As the days get shorter and the temperatures cool off, students do what they can to soak up those last few rays of sun before the winter months. I decided to purchase a bike to take advantage of the mild fall weather.
I grew up in the country outside a small town so I never rode my bike other than just for fun. I quickly discovered there is a lot more to urban cycling than I imagined. Obeying the traffic rules, watching out for motor vehicles and pedestrians, finding non-busy streets to get you where you need to go, and locking your bike once you get there are all a part of using a bike for transportation. This was all foreign to me. So I talked to my friend Jimmie Willis, youth ministry senior and avid biker, to get some safety tips and suggestions for riding around the city.
“Pedestrians are the most at risk of being hit, so make sure to be aware of your surroundings,” Willis said. “If a sidewalk is full of people, go down a different one.”
When it comes to keeping your bike safe, a solid metal U-lock is the most secure. Always lock your bike to something solid that is anchored to the ground. On campus you must use one of the bike racks.
“Bicycles parked other than in bicycle racks may be issued a parking citation and are subject to impoundment,” according to the OCU student handbook.
Unfortunately there aren’t many bike racks on campus, so parking your bike can be a challenge. Willis said he suggests bringing your bike inside where you can see it if you can.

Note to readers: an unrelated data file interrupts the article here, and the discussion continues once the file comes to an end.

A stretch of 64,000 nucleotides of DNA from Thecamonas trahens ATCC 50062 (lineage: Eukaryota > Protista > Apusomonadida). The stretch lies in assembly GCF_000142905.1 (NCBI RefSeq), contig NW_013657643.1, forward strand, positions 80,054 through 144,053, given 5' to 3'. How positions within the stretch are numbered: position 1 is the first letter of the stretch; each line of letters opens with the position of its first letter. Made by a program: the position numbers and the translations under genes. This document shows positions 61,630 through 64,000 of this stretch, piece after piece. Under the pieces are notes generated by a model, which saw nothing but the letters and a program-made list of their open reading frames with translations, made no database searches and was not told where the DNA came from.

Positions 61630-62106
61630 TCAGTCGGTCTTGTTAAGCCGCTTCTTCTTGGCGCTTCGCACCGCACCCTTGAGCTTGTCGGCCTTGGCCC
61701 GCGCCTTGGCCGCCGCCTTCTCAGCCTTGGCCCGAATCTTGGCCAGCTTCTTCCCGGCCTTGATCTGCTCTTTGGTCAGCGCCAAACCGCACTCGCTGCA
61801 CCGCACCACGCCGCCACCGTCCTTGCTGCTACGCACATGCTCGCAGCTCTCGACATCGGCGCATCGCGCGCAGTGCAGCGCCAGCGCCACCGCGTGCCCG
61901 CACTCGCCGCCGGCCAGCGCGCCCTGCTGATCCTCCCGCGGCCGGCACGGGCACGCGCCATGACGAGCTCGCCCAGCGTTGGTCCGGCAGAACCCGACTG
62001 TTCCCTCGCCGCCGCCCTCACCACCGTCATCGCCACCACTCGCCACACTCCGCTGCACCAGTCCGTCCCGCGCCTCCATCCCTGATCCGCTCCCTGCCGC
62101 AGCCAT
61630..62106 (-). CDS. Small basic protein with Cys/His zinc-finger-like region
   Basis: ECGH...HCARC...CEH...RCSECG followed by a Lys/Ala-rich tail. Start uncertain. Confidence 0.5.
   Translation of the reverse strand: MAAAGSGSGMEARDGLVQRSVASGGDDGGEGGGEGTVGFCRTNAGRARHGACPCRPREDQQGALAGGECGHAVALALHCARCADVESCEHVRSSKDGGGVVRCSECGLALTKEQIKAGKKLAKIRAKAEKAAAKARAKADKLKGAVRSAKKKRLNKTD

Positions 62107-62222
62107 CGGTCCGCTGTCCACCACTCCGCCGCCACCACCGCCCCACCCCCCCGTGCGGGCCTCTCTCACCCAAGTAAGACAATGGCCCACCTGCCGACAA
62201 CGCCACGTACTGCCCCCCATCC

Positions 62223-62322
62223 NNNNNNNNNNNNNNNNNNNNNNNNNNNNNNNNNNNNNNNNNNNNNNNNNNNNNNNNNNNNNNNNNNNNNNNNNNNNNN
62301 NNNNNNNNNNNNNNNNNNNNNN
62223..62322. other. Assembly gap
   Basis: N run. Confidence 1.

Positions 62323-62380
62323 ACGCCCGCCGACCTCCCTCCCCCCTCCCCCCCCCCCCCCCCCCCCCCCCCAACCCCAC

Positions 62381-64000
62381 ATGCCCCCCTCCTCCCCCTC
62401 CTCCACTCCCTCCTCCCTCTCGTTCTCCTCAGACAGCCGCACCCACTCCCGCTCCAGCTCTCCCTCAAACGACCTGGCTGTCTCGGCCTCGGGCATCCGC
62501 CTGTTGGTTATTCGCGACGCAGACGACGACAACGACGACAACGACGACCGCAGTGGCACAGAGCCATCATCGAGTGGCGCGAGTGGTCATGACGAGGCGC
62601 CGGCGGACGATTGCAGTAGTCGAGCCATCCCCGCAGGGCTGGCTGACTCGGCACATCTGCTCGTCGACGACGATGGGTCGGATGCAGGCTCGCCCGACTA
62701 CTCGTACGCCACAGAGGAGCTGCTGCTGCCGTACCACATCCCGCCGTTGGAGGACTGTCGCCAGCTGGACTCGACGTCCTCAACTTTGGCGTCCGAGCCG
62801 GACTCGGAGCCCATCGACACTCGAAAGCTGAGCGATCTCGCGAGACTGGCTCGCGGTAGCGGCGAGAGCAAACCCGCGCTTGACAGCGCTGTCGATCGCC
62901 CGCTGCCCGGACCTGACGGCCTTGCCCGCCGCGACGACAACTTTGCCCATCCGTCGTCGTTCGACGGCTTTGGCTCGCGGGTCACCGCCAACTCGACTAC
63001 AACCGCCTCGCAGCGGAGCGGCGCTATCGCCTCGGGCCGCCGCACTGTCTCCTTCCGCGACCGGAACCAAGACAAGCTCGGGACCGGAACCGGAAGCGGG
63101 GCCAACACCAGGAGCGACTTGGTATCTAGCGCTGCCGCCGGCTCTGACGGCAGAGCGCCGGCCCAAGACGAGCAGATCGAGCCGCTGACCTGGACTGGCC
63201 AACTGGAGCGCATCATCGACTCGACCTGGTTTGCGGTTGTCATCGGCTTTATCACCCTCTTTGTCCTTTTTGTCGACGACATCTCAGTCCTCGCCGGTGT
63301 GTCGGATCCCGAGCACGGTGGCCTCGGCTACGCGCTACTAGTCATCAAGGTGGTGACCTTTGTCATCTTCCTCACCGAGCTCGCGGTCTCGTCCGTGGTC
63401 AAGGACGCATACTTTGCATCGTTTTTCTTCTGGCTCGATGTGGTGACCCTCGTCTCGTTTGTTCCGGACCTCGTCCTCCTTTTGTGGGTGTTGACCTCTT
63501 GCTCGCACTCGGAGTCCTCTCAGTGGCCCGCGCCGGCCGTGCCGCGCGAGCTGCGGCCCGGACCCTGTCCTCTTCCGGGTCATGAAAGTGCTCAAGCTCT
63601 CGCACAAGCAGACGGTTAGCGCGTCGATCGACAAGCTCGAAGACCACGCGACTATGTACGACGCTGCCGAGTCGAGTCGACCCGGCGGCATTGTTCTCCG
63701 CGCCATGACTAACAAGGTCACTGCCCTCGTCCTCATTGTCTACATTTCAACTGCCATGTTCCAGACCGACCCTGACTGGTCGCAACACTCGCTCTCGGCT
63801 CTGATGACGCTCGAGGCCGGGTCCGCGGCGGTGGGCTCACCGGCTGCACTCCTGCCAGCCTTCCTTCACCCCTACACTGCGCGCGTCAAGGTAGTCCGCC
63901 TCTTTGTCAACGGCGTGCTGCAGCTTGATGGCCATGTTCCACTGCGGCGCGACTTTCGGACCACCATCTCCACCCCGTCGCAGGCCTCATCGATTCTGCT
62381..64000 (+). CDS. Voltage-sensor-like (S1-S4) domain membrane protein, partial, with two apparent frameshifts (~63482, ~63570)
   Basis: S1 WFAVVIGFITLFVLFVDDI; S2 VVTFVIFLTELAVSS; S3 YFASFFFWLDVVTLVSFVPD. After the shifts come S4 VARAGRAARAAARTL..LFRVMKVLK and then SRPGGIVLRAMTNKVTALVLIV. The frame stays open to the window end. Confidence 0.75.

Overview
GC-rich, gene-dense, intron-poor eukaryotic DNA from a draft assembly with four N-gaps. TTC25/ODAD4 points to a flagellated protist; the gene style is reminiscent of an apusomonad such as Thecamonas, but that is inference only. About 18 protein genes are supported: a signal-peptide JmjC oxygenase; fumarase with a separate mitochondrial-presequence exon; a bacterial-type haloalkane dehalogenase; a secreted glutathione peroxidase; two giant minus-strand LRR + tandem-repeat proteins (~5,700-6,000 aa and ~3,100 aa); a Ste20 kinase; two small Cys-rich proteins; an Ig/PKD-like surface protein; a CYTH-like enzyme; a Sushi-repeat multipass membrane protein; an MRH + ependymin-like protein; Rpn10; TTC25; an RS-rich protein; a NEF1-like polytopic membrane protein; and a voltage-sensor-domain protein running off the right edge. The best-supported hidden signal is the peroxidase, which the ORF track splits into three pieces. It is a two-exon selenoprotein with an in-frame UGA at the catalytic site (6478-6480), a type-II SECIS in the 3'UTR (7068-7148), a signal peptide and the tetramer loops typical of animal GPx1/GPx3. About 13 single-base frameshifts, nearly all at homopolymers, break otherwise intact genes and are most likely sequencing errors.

OCU could make the campus more bike-friendly by installing bike tools and air pumps in some of the parking lots, Willis said.
Willis said he sees biking as a lifestyle. He uses his bike to commute and to explore the city.
Willis also said his favorite place to explore on his bike is downtown and the different districts between OCU and downtown. The Paseo east of campus on N.W. 30th Street and The Plaza District south of campus on N.W. 16th Street and Blackwelder are two areas close to campus that make for a pleasant ride.
“I would encourage people to bike because that way you can fall in love with it, the versatility, the freedom. I don’t want people to feel scared or intimidated by it,” Willis said.
While I’m not ready to give up my car just yet, I already see the appeal of a biking lifestyle. I can use my bike for shorter trips and to get away from OCU for awhile. I can go downtown and not worry about parking and get a workout in the process.